Artificial intelligence is a science fiction staple, but the brainy machines haven’t always been benevolent. Look at HAL 9000, Skynet, or the rogue replicants of “Blade Runner” for just a few examples of AI run amok. But when tech experts talk about AI, they’re referring to something far more specific – computers that think and learn as people do, at least in some ways.
We’re already seeing the beginnings of true AI in marketing automation technology. Instead of brute-force methods that provide approximations of data without much interpretation, marketing automation systems can now analyze actual incoming data and offer genuine insights into a market. What’s more, the Internet of Things is making it easier than ever for an AI to gather the knowledge it needs to learn.
What Is a Real AI?
We’ve had computers that were very good at appearing smart for a while. Deep Blue became the first artificial chess champion way back in 1997, for example. But while Deep Blue was exceptional at chess, it was only good at one task, and then only because it went through multiple permutations more quickly than a human mind – even Garry Kasparov’s – could manage. In other words, it was beating a human at a human game, but it was doing it in an entirely mechanistic way.
The trouble with this approach is that it works well for game theory and other applications in which there’s a single optimal solution, but what happens when there are multiple high-yield options? That’s often the case in marketing, where leads take multiple routes to arrive at a buying decision. Learning, not calculation, is the key.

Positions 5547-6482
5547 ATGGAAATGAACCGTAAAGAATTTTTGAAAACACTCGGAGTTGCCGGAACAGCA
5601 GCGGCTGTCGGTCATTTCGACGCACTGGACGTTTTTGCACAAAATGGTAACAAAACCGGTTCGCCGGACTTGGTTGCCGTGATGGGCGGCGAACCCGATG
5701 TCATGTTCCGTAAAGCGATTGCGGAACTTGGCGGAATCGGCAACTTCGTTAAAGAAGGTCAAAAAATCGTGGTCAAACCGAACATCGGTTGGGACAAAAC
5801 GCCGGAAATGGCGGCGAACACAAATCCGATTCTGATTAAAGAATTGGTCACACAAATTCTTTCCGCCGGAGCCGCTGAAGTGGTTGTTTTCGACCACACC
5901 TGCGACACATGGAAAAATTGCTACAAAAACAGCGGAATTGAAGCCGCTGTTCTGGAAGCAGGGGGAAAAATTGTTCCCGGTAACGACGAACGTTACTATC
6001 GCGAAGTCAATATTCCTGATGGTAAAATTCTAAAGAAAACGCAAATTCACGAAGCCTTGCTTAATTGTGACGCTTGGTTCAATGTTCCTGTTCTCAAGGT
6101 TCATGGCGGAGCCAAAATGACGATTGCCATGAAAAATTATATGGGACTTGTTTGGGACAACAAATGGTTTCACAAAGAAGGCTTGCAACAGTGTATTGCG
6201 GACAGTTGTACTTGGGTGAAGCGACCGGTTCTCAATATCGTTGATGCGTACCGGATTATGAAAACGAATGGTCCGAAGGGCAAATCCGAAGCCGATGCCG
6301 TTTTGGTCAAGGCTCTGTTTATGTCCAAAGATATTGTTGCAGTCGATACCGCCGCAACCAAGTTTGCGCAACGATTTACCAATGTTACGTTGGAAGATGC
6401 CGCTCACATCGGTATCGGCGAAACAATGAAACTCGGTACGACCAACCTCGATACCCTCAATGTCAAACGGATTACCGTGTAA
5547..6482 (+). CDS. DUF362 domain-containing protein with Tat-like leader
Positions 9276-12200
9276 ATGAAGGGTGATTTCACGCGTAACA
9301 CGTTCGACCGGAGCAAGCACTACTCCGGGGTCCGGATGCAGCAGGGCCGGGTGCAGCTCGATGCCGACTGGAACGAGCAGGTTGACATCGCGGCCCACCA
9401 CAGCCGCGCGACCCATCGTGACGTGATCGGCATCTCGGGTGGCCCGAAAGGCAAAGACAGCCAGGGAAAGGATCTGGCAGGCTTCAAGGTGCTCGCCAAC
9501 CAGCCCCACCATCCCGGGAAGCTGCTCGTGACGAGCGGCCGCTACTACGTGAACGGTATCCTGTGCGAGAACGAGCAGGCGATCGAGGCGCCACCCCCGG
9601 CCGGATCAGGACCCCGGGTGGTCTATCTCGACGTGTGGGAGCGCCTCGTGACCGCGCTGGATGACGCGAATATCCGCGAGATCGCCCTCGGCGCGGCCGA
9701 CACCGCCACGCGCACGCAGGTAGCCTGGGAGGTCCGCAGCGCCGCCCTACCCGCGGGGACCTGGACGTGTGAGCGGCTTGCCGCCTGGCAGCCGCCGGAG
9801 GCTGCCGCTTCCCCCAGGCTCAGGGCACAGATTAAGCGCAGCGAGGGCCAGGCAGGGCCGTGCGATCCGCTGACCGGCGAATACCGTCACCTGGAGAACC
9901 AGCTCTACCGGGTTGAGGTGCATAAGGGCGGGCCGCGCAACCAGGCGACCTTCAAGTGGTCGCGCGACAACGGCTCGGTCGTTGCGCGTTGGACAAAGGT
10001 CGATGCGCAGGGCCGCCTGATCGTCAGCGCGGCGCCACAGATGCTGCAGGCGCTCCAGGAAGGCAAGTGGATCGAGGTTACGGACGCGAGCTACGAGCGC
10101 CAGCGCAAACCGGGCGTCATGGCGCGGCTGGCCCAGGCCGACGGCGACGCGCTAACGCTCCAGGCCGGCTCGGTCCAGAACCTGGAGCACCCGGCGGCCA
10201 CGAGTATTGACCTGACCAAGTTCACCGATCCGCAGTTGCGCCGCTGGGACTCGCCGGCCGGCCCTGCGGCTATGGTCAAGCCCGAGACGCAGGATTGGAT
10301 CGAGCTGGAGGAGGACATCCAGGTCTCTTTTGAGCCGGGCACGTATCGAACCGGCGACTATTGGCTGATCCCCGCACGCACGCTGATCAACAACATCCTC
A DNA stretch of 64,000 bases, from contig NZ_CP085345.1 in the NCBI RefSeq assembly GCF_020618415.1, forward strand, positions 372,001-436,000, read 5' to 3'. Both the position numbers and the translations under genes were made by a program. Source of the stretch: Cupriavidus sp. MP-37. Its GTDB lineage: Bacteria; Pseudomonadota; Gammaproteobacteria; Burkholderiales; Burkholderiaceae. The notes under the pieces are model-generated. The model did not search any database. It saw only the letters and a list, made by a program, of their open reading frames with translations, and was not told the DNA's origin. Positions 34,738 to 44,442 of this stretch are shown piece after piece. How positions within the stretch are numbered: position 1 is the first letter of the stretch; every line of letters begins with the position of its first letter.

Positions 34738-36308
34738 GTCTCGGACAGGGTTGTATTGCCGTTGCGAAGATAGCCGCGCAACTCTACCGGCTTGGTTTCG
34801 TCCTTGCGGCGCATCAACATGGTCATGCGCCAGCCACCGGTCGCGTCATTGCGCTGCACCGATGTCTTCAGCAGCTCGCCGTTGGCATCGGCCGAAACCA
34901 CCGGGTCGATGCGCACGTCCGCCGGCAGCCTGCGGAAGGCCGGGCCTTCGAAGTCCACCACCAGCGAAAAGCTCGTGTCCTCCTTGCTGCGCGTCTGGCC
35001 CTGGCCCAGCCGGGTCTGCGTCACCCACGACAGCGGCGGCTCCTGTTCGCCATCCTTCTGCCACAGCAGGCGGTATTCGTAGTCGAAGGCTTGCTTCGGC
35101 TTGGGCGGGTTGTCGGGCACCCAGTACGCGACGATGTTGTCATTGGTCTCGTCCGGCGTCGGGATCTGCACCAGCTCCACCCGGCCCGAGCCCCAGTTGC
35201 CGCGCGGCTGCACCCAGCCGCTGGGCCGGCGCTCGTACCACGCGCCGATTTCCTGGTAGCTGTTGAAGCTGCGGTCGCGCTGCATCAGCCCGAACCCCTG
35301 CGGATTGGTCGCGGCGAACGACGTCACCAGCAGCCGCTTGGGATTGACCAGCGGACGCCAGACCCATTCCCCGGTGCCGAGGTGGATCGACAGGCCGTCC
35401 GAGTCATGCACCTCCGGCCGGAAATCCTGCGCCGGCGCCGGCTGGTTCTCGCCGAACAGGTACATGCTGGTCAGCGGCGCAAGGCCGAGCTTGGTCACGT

Instead of looking at every possibility and choosing the optimal one, a modern AI analyzes data and develops rule-sets that explain what it sees, refining its knowledge as it learns new information. It’s a bit like an accelerated version of what scientists do, developing hypotheses and then revising or even discarding them as the data suggests. While older systems like IBM’s Deep Blue generated huge volumes of possible results, modern machine learning requires huge volumes of data.
Big Data Produces Big Insight
Neural networks approximate what goes on in human brains. We don’t process information by looking at multiple outcomes but by looking at the knowledge we have, understanding desirable outcomes, and devising ways to get from point A to point B. Processing takes place in layers, and the layers then communicate to produce a nuanced, complex response to a problem. We do that subconsciously. When you drive, you’re processing visual information from your view of the road ahead, your rear-view mirror, auditory signals such as hearing a car passing yours, and so forth to create a complete dynamic map of your surroundings, for example. Machine learning arrives at a similar outcome by using and linking different kinds of input. Self-driving cars are becoming a reality on the road because of this ability to learn.
Marketing Automation and AI
To learn, machines need data; marketing automation systems excel at gathering and storing data. The value of marketing automation technology to applied AI is therefore clear, but that’s only the beginning. Artificial intelligence will soon be everywhere. Your laptop, your desktop computer, and your mobile devices are just the start; soon, your car, your favorite shops, and your workplace’s assembly line will join the party.
When your customer base is giving you feedback via smart technology built into cars, mobile devices, and computer networks as well as their online activity, what can’t you learn about them?
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